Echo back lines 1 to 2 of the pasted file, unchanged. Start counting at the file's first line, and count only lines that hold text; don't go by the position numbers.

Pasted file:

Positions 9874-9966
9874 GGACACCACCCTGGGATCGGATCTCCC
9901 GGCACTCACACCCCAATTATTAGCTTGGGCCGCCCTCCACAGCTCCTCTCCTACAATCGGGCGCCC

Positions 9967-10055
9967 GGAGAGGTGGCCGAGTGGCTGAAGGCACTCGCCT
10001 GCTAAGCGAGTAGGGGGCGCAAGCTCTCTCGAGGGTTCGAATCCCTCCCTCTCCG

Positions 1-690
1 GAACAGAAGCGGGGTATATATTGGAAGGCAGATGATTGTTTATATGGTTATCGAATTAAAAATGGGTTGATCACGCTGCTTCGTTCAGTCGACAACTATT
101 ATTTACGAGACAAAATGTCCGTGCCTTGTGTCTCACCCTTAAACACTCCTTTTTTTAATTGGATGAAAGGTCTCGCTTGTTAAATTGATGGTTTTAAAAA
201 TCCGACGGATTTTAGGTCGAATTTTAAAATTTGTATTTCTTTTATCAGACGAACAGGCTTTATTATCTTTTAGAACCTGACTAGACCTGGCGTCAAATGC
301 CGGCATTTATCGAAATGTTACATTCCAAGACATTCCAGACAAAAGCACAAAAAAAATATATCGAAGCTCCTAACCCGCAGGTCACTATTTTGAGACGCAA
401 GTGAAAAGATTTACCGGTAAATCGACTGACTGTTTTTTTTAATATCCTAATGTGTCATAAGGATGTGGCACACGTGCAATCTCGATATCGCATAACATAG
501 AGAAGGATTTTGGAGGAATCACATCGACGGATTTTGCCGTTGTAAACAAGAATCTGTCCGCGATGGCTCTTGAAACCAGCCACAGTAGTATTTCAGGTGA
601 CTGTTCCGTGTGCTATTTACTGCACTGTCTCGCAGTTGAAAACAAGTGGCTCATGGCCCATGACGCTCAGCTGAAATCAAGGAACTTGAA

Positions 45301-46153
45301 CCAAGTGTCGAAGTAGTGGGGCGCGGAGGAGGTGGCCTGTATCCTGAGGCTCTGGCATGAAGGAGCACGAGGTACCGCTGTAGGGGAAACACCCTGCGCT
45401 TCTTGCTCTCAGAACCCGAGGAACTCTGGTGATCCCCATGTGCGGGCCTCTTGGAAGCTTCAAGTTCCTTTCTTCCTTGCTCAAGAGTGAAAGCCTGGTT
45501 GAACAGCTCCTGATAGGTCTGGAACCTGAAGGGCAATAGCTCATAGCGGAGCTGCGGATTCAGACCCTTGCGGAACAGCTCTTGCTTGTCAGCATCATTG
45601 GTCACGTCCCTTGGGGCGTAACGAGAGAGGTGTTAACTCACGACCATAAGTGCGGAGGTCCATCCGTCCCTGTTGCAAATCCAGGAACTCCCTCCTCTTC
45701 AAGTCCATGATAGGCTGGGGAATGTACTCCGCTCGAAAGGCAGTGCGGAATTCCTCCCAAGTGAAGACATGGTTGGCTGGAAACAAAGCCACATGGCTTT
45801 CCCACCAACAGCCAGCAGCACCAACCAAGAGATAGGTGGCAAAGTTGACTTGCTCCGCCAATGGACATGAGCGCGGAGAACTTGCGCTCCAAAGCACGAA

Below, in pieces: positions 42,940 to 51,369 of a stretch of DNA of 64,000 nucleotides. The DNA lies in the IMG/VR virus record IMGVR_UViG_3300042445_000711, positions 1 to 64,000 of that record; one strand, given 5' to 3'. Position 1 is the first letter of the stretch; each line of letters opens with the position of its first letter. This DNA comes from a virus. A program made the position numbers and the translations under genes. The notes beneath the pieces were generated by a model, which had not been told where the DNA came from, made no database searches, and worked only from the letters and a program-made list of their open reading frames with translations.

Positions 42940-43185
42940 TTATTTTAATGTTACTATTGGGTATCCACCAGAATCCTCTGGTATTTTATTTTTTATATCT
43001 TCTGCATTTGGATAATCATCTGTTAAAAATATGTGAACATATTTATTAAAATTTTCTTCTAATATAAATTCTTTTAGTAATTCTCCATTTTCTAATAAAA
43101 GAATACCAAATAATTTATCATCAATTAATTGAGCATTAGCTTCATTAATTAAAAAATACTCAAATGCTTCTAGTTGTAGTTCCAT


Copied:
Positions 9874-9966
9874 GGACACCACCCTGGGATCGGATCTCCC